Cold-formed steel (CFS) structural members are commonly manufactured with holes to accommodate plumbing, electrical, and heating conduits in the walls and ceilings of buildings. Current design methods available to engineers for predicting the strength of CFS members with holes are prescriptive and limited to specific perforation locations, spacings, and sizes. The Direct Strength Method (DSM), a relatively new design method for CFS members validated for members without holes, predicts the ultimate strength of a general CFS column or beam with the elastic buckling properties of the member cross-section (e.g., plate buckling) and the Euler buckling load (e.g., flexural buckling). This research project, sponsored by the American Iron and Steel Institute, extends the appealing generality of DSM to cold-formed steel beams and columns with perforations.
The elastic buckling properties of rectangular plates and cold-formed steel beams and columns, including the presence of holes, are studied with thin shell finite element eigenbuckling analysis. Buckled mode shapes unique to members with holes are categorized. Parameter studies demonstrate that critical elastic buckling loads either decrease or increase with the presence of holes, depending on the member geometry and hole size, spacing, and location. Simplified alternatives to FE elastic buckling analysis for members with holes are developed with classical plate stability equations and freely available finite strip analysis software.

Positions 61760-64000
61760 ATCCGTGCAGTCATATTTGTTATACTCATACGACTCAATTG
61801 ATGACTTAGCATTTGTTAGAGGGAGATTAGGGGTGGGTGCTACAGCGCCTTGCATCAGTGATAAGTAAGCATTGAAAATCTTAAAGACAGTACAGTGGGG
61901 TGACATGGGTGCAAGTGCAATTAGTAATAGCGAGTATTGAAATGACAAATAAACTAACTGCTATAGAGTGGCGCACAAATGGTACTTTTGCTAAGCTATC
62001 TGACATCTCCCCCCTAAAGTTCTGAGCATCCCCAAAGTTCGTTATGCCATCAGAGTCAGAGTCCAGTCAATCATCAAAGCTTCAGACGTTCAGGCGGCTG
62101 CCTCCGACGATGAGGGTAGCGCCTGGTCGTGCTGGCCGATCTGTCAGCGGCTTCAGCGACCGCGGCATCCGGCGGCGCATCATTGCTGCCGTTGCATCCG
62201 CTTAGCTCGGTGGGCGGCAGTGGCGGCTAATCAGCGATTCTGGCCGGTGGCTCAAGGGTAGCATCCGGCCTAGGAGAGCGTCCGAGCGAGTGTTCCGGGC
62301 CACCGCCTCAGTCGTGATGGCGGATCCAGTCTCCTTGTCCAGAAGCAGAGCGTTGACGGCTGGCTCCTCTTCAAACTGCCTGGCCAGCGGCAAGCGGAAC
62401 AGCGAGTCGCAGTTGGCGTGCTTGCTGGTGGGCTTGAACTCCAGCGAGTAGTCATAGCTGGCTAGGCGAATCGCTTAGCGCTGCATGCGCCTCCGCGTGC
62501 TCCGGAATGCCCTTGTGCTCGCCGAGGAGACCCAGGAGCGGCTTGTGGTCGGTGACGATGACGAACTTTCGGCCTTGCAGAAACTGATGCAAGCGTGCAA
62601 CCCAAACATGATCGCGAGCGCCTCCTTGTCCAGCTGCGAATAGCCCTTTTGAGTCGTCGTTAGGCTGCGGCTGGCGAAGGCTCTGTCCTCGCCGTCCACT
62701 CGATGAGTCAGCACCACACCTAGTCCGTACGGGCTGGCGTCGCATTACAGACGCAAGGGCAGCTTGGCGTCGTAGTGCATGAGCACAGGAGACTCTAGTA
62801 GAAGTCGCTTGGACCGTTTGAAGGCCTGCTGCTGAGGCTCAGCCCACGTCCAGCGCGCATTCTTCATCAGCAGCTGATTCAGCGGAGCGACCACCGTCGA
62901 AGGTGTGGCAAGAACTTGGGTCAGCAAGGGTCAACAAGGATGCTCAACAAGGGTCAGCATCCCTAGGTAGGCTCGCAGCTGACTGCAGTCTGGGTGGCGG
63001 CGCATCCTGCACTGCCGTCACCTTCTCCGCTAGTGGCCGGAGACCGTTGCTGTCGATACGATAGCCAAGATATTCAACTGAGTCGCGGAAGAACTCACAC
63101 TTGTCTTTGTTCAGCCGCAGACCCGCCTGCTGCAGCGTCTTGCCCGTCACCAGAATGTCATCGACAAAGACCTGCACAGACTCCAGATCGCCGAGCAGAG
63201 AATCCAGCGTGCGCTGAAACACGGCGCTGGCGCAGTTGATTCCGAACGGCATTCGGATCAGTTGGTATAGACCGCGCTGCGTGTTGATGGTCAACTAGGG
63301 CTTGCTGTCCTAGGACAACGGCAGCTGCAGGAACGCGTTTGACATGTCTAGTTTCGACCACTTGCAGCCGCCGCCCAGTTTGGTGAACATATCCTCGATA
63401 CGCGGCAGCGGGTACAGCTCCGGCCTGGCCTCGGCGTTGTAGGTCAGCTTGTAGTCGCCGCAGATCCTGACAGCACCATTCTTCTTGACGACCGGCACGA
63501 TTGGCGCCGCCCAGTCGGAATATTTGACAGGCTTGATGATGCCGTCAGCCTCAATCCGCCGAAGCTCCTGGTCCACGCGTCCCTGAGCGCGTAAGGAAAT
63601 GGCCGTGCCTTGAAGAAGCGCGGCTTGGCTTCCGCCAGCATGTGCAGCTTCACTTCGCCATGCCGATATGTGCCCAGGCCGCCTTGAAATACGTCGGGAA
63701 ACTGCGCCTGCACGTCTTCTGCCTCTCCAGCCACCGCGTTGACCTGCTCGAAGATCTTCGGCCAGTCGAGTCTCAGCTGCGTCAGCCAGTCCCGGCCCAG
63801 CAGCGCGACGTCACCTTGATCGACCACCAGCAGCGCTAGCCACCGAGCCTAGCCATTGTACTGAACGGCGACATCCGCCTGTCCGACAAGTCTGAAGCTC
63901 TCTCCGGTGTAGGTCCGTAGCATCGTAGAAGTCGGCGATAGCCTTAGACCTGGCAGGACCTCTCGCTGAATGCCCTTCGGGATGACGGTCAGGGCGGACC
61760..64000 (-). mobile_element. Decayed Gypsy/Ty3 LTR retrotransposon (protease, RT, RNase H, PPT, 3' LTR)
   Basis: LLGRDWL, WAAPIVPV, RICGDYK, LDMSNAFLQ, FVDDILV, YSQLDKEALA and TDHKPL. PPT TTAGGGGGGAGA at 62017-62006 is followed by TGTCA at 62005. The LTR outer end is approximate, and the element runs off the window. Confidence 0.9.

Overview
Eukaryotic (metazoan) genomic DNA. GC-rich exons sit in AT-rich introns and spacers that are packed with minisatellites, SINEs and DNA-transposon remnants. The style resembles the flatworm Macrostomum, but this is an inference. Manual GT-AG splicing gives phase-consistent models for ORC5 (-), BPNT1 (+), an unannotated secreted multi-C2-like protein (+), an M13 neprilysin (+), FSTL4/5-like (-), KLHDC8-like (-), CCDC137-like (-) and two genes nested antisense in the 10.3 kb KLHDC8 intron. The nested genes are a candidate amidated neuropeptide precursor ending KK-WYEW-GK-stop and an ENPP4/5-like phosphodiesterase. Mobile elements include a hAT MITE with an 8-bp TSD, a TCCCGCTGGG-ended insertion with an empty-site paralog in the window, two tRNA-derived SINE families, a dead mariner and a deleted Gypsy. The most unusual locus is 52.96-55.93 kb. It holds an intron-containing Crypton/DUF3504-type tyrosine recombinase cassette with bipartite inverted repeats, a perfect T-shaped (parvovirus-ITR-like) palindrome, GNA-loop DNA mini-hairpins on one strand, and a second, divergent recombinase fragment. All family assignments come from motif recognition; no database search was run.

Experiments on cold-formed steel columns with holes are conducted to observe the interaction between elastic buckling, load-deformation response, and ultimate strength. The experimental results are used to validate an ABAQUS nonlinear finite element protocol, which is implemented to simulate loading to collapse of several hundred cold-formed steel beams and columns with holes. The results from these simulations, supplemented with existing beam and column data, guide the development of design equations relating elastic buckling and ultimate strength for cold-formed steel members with holes. These equations and the simplified elastic buckling prediction methods are presented as a proposed design procedure for an upcoming revision to the American Iron and Steel Institute's North American Specification for the Design of Cold-Formed Steel Structural Members.
|Advisor:||Schafer, Benjamin William|
|School:||The Johns Hopkins University|
|School Location:||United States -- Maryland|
|Source:||DAI-B 69/12, Dissertation Abstracts International|
|Keywords:||Cold-formed steel, Direct strength, Elastic buckling, Perforations|
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